centered image

centered image

How Do I Prepare for the USMLE?

Discussion in 'USMLE' started by Egyptian Doctor, Nov 6, 2011.

  1. Egyptian Doctor

    Egyptian Doctor Moderator Verified Doctor

    Mar 21, 2011
    Likes Received:
    Trophy Points:
    Practicing medicine in:

    My first piece of advice about the United States Medical Licensing Examination (better known as the USMLE) is to accept it with a smile! There is no way to get out of taking these tests (Steps 1 and 2) if you wish to practice in the United States. So, you might as well have a good attitude. Think of it just as it sounds, a "step" on the road to becoming a doctor.

    The good news about the USMLE is that there are many resources that can help (see below), and there is no one right way to prepare. The most important thing is to figure out a plan that suits you and then stick to it. I'd like to encourage you to find a personalized study plan that will guide you and keep you smiling through your study experience -- even during the test.


    First, you need to think about 3 things: which type of learner you are, what environment you study best in (café, library, test prep center), and whether you want to study with partners. Take time to think through these questions before you start.

    To determine what type of learner you are, ask yourself: Are you a self-starter or do you like to follow a series of guidelines? If you are a self-starter, you may want to buy a review book and a series of flash cards, and then sign up for a question bank service and outline your own study plan. If you learn better by following instructions, you may want to consider signing up for a test prep course. Although courses can be expensive, the reduced stress of planning may be worth it to you.

    Once you know what type of learner you are, you can invest in the right study materials for you. For example, if you are a visual learner, take time to leaf through different review books before you buy, looking for graphics that work best for you.

    Next, take time to pick your favorite study spot and note the hours of operation, nearby restaurants, and even proximity to a gym or pool, so that you can take an exercise- or food-related study break.

    Finally, you must decide whether you want to study in a group or alone. Be honest with yourself. If you do choose to study in a group, pick only 1 or 2 people as study partners. Agree on a study plan that makes you feel good about yourself and that utilizes your strengths.


    The next thing to do is to make a schedule. You may want to buy a calendar to use solely for blocking out study sessions. Do not skip this step! Studying for these exams takes time, and it is easy to lose motivation if you do not have a plan. Another important step is to review the test materials on the USMLE Web site (see Resources below). This will help you know exactly what you are getting into before you start.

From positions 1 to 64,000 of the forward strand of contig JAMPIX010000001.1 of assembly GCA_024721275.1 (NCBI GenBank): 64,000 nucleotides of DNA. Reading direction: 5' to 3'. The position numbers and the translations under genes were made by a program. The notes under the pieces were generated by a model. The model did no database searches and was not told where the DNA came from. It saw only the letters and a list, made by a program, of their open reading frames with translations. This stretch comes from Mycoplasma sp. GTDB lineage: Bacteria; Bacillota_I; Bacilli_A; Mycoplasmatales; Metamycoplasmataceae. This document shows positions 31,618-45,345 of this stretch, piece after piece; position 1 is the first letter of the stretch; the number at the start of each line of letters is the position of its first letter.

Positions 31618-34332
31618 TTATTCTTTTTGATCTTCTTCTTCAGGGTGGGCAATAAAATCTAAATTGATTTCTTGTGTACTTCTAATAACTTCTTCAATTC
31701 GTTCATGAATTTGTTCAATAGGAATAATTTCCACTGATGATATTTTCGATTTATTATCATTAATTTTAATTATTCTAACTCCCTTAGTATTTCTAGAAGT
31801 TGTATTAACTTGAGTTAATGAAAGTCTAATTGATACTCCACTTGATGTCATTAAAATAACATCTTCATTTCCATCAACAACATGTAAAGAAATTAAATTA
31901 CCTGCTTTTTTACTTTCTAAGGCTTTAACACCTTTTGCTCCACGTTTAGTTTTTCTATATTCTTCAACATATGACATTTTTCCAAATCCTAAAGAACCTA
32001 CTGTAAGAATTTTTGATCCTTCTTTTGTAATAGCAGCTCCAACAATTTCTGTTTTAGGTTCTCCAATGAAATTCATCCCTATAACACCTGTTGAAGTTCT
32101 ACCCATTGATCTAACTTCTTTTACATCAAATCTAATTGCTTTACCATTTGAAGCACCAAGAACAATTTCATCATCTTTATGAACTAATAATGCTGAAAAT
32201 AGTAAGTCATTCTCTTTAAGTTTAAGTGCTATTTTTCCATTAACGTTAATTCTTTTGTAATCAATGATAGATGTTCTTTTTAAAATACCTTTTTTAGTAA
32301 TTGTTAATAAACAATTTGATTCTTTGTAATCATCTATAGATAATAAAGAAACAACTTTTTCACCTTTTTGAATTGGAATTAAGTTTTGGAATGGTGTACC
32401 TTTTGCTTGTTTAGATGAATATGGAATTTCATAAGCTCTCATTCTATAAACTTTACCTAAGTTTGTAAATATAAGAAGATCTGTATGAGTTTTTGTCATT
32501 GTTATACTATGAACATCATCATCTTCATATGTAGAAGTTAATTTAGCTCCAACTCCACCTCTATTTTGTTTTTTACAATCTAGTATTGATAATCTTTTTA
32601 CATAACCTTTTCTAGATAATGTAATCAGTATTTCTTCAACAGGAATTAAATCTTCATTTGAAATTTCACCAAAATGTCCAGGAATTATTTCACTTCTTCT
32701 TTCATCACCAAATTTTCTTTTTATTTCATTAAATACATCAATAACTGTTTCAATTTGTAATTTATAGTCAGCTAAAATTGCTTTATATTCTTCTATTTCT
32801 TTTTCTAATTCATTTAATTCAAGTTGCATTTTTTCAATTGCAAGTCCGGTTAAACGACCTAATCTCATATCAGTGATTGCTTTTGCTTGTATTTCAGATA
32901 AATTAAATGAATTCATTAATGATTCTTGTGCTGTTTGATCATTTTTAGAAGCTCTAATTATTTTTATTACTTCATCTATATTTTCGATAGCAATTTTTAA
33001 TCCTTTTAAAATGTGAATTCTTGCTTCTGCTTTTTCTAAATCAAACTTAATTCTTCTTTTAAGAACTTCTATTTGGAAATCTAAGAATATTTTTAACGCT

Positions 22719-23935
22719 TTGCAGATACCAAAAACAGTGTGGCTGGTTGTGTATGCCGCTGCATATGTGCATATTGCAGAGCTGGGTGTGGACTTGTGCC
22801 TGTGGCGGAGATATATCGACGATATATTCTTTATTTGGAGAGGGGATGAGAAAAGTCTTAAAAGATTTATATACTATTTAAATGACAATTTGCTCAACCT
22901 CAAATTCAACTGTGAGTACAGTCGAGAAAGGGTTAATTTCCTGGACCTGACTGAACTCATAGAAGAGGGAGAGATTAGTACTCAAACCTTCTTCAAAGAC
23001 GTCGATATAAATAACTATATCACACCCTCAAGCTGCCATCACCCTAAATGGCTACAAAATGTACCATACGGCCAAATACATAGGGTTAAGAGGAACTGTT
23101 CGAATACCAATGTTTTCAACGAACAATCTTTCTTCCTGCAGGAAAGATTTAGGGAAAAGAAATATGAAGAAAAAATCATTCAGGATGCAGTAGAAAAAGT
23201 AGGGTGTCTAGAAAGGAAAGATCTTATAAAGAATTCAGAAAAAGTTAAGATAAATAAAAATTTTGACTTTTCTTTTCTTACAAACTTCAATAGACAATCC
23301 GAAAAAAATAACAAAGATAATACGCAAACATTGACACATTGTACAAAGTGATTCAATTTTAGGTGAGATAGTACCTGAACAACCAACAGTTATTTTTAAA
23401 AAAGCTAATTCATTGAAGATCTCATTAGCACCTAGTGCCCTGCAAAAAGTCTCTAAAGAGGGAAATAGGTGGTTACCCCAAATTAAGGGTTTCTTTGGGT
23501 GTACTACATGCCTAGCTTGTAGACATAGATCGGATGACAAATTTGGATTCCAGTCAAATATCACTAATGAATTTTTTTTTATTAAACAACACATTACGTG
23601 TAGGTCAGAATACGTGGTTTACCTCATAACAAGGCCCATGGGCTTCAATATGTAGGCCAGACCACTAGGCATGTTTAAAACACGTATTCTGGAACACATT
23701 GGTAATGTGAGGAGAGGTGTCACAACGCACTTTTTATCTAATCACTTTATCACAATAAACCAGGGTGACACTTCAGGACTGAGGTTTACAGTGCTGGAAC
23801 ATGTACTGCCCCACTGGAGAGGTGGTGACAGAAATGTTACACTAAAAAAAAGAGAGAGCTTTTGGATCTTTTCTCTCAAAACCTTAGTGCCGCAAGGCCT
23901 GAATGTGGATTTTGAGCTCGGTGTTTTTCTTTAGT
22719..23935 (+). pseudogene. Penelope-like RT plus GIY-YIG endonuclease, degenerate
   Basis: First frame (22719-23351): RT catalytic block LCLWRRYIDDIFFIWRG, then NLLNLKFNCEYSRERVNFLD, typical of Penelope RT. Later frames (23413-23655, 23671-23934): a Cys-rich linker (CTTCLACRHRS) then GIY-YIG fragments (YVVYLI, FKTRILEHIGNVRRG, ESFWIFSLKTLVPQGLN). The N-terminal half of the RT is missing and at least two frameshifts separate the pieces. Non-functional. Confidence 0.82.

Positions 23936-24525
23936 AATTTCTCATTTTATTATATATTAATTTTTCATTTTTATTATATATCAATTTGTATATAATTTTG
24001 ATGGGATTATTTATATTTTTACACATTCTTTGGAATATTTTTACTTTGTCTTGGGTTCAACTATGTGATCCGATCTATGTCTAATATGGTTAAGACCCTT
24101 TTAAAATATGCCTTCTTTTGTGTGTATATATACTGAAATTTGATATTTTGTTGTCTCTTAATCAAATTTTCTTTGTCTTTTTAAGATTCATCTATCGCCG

When you are studying, be sure to stay on track. It is helpful to take a diagnostic pretest to examine your areas of weakness and strength. Focus on your areas of weakness, because all sections of the test will contribute to your score.

    Practice Questions

    If there is 1 "rule" for the USMLE, it is to read many practice questions. You may want to sign up for a question service, such as Q-bank (see Resources below). Start reviewing questions from the beginning of your preparation period, and keep going back to them throughout. Do not leave practice questions until right before the test. Dr. Andreas Carl, the author of USMLE Made Ridiculously Simple (Medmaster, Miami, Florida), says a good goal is 100 questions per day, so get started! When you make mistakes, write down the correct answers, and review them at the end of the day to solidify what you learned.

    Pamper Yourself

    If you allow yourself to feel good during your exam preparation, it is more likely that you will feel good during the exam. So don't forget to pamper yourself! Make sure that you allow for time to eat, exercise, and sleep. You may want to block times to study and play in your calendar so that you have things to look forward to.


    Remember the basics: Get plenty of sleep both the night before the exam and 2 nights before it. Pack your bag the night before exam day. Bring layers of clothing to adjust to different room temperatures and to stay comfortable. Bring a watch. Bring a lunch. Bring your smile.

    [Broken External Image]:

    Source : Medscape: Medscape Access

    Add Reply
    Last edited: Nov 6, 2011

  2. Hasan

    Hasan Bronze Member

    Jun 29, 2011
    Likes Received:
    Trophy Points:
    Practicing medicine in:
    Please give some suggestion about IMG student.....

Share This Page